Bobby Jindal Should Know Better

Despite the strong case for action on climate change in Louisiana, Bobby Jindal just doesn't see the big deal. Jindal has been a leader of the "I'm not a scientist" camp of lame defenses.
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As we struggle to keep pace with our reviews of the ever-widening 2016 presidential field, we are ready to talk about one of the latest contenders: Bobby Jindal. Jindal is the current governor of Louisiana and a former member of Congress. When it comes to energy and climate policy, the governor has done some hemming and hawing, but it's clear his allegiance lies with the Big Polluter Agenda and those who deny the need to act.

(And, in case you've missed them, don't forget to check out our recent posts on Jeb Bush, Rand Paul, Rick Perry, Ted Cruz, and Marco Rubio).

This Should Be Easy For Jindal

There are plenty of reasons to think Jindal might be particularly concerned about climate change given the state he governs and his own personal beliefs.

As the leader of Louisiana, he knows that memories of Hurricane Katrina still haunt residents of New Orleans. Effects of the BP oil spill still reverberate along the Gulf Coast. And the potential for future climate-related disaster is acute with predicted rises in sea level that would swap the coast, and science telling us that hurricanes will intensify while saltwater intrusion could harm the state's agricultural industry. The costs could be in the billions as soon as 2030.

As a Catholic, Jindal has surely heard Pope Francis's calls to act on climate change as a moral issue. As Pope Francis said in his recent encyclical on the environment:

"Climate change is a global problem with grave implications: environmental, social, economic, political and for the distribution of goods. It represents one of the principal challenges facing humanity in our day."

The need to act to protect Jindal's home state and the world's poor has never been clearer.

Still Skeptical

Yet, despite the strong case for action on climate change in Louisiana, Bobby Jindal just doesn't see the big deal. Jindal has been a leader of the "I'm not a scientist" camp of lame defenses. Last September he said:

"It's not controversial to say that human activity is contributing in some way. The question is how serious that is....I'd leave it to the scientists to decide how much, what it means, and what the consequences are.... Let the scientists debate and figure that out."

Previously, he took it a step farther. According to reporting in the National Journal, in a meeting at the Heritage Foundation suggesting that the campaign to act on climate change is some sort of vast liberal conspiracy:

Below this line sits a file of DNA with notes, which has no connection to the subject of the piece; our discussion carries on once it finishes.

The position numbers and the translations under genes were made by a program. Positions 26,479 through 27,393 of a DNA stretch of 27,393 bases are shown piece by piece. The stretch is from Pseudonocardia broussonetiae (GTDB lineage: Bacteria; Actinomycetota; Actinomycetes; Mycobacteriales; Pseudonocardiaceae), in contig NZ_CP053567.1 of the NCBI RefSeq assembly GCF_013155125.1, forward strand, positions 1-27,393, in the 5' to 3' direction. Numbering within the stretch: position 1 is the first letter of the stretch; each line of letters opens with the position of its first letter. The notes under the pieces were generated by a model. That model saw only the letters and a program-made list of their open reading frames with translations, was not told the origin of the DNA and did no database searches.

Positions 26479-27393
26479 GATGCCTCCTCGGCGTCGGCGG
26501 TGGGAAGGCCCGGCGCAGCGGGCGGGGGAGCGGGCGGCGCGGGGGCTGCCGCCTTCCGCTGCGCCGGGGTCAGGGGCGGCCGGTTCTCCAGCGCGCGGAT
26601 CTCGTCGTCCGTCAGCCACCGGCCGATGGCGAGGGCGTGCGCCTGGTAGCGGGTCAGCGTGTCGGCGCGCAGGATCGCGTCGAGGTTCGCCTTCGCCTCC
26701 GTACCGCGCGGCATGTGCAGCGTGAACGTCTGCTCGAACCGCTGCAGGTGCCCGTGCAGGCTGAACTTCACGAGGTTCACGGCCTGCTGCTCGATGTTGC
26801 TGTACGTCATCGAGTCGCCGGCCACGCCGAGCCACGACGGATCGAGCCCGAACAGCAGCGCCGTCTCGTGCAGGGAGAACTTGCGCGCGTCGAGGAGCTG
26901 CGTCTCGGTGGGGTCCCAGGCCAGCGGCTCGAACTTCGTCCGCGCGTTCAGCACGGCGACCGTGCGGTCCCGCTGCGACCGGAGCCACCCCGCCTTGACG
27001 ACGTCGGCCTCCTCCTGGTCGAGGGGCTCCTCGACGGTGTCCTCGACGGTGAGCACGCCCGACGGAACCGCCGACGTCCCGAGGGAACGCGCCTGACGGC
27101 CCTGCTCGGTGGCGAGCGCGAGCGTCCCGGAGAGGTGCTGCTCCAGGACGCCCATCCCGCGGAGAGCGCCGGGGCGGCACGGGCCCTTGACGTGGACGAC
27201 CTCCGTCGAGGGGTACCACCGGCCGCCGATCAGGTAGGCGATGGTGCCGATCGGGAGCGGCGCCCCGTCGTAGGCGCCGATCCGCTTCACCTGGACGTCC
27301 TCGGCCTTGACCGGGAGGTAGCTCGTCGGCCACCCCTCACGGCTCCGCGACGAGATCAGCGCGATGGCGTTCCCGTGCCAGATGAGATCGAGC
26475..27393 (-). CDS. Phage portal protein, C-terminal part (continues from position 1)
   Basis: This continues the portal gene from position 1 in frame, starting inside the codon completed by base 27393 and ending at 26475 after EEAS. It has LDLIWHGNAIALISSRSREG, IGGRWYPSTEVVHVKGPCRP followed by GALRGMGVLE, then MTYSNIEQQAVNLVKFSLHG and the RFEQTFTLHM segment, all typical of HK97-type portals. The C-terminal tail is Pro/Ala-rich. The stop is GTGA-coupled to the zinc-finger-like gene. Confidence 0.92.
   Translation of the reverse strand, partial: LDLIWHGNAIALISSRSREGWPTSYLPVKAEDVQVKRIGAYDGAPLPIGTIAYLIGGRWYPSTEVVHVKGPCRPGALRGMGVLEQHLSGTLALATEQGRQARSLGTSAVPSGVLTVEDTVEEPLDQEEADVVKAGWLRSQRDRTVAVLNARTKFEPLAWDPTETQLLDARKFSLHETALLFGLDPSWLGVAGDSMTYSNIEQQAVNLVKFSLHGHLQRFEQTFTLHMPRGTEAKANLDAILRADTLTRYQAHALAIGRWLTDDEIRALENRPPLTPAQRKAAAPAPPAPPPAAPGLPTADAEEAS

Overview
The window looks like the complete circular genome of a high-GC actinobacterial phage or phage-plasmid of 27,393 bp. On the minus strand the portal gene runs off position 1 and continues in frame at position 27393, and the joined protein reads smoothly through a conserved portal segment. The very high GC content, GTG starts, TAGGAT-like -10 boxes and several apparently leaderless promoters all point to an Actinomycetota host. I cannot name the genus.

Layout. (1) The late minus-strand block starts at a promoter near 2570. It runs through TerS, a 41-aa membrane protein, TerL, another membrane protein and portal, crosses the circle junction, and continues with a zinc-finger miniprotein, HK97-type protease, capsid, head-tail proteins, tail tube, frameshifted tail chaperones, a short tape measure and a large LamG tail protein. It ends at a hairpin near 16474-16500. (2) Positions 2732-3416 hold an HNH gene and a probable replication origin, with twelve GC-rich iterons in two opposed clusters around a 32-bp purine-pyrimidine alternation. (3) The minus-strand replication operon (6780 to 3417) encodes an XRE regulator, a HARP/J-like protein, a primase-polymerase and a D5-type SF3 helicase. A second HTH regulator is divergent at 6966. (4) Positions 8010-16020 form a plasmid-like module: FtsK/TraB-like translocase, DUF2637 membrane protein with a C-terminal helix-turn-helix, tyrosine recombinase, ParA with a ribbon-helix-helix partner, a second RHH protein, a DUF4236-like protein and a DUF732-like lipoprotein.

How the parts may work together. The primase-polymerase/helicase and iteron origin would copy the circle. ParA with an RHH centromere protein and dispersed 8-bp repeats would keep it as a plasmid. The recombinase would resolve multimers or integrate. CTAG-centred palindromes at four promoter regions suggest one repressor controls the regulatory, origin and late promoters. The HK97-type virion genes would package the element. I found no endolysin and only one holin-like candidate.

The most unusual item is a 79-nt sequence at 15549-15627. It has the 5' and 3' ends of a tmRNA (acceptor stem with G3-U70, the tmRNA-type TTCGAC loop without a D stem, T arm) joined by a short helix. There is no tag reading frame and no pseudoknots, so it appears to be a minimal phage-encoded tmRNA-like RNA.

At Heritage, Jindal said that climate change is a "Trojan horse" for the Left's plans to try and reshape the economy and people's lives to their liking. "It's an excuse for the government to come in and tell us what kind of homes we live in, what kind of cars we drive, what kind of lifestyles we can enjoy," he said.

Note to Jindal: two-thirds of voters, including nearly half of Republicans surveyed, are more likely to vote for a candidate who acknowledges human-induced global warming is happening. Seventy-eight percent of voters think the government should limit global warming pollution. Americans are looking for leadership, not conspiracy theories.

Blocking Action

Jindal has done all he can as a state official to block President Obama and the Environmental Protection Agency from moving forward on actions that would limit harmful carbon pollution. As governor, Jindal's Department of Natural Resources wrote against EPA's finding that carbon pollution was a threat to public health. Jindal erroneously claimed that reducing carbon pollution would have "devastating consequences" for Louisiana's economy and would result in "significantly higher energy prices." In fact, the legislation being considered at the time would have cost a mere postage stamp per day and both it and the Clean Power Plan being considered now have far greater economic benefits than costs.

In addition, Jindal has griped about FEMA taking steps to ensure that climate change considerations are part of disaster planning. Jindal called this common-sense step, which will save money and save lives, a way to "force acquiescence to their left-wing ideology."

(An aside: as a member of the House of Representatives, Jindal uncharacteristically voted in favor of a nonbinding resolution that endorsed the idea of mandatory limits on carbon pollution. In the context of his otherwise consistent opposition to climate action and his abysmal 6% LCV score, you almost wonder if this vote was a mistake.)

Drill, Baby, Drill

Well, we know Jindal doesn't want to act on climate change. What does he want to do when it comes to our nation's energy policy? Last September, Jindal released his blueprint for American energy policy and it fully echoes the Big Polluter Agenda. His top priority is more drilling for fossil fuels, including in our offshore areas and on public lands including in sensitive Arctic ecosystems, and building the Keystone XL pipeline to transport dirty tar sands oil. He also focuses on what he calls "eliminating burdensome regulations," which, in my experience, is usually code for "eliminating public health protections." In calling for "fundamental reforms" to bedrock environmental laws like the National Environmental Policy Act (NEPA), the Clean Air Act, and Clean Water Act, Jindal makes clear that protecting public health and the environment will not be his priority.

Time to Wake Up

When voters go to the polls next November, they will be looking for leadership. Americans see the consequences of climate change unfolding before their eyes. Bobby Jindal has seen some of the worst effects up close. The leader of his faith is calling for action. Yet, he still denies the need to act. He should know better.

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